Gmail rolls out DRM for email and office documents, calls it “Confidential Mode”Boing Boing #Confidential_ModeJanuary 12, 2019
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It should be no secret by now that thanks to Adobe’s ubiquitous suite of design software, graphic designers do the bulk of their work in front of a computer screen.
Google has rolled out a “Confidential Mode” for Gmail and Google Docs attachments, promising users that they’ll be able to send emails to their contacts that can’t be shared, printed or copied.
The problems with this system aren’t limited to easy-to-defeat security that might lull users into a false sense of security, though: because the system uses DRM to restrict document usage, it gives Google the legal grounds to shut down rivals who make products that can read and write docs created with its office suite, creating a legally enforced lock-in.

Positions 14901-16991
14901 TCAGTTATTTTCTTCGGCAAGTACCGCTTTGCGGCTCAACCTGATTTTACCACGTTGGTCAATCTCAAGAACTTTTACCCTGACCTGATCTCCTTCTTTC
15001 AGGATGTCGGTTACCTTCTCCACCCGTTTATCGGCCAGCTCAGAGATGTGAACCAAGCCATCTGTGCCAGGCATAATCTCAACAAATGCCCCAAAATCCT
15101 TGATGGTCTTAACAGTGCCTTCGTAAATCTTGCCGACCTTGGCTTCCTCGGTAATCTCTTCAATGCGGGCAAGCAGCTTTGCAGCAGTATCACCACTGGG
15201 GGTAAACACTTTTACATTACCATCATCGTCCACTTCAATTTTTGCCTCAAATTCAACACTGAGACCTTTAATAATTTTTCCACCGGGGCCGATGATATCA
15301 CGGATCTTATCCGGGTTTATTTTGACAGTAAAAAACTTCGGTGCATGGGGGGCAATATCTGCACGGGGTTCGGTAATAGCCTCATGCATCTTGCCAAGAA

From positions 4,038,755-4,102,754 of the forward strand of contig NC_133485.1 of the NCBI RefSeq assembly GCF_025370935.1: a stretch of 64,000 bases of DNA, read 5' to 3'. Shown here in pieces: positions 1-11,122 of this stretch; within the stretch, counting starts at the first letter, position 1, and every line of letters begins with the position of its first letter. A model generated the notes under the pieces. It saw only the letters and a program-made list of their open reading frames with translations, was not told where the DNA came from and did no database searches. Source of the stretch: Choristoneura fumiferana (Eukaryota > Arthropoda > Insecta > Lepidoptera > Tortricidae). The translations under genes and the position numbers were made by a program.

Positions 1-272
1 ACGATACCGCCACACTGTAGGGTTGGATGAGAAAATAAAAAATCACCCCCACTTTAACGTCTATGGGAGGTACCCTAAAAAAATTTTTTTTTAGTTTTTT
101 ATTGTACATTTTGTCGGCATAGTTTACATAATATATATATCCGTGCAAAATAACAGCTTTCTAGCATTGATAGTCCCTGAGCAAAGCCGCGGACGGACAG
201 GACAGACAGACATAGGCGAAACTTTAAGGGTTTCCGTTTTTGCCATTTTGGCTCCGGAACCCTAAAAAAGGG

To prevent rivals from making their own interoperable products that might simply ignore these restrictions, the program encrypts the user’s documents, and hides the decryption keys where users aren’t supposed to be able to find them.
This is a very brittle sort of security: if you send someone an email or a document that they can open on their own computer, on their own premises, nothing prevents that person from taking a screenshot or a photo of their screen that can then be forwarded, printed, or otherwise copied.
We believe that using the term “Confidential Mode” for a feature that doesn’t provide confidentiality as that term is understood in infosec is misleading.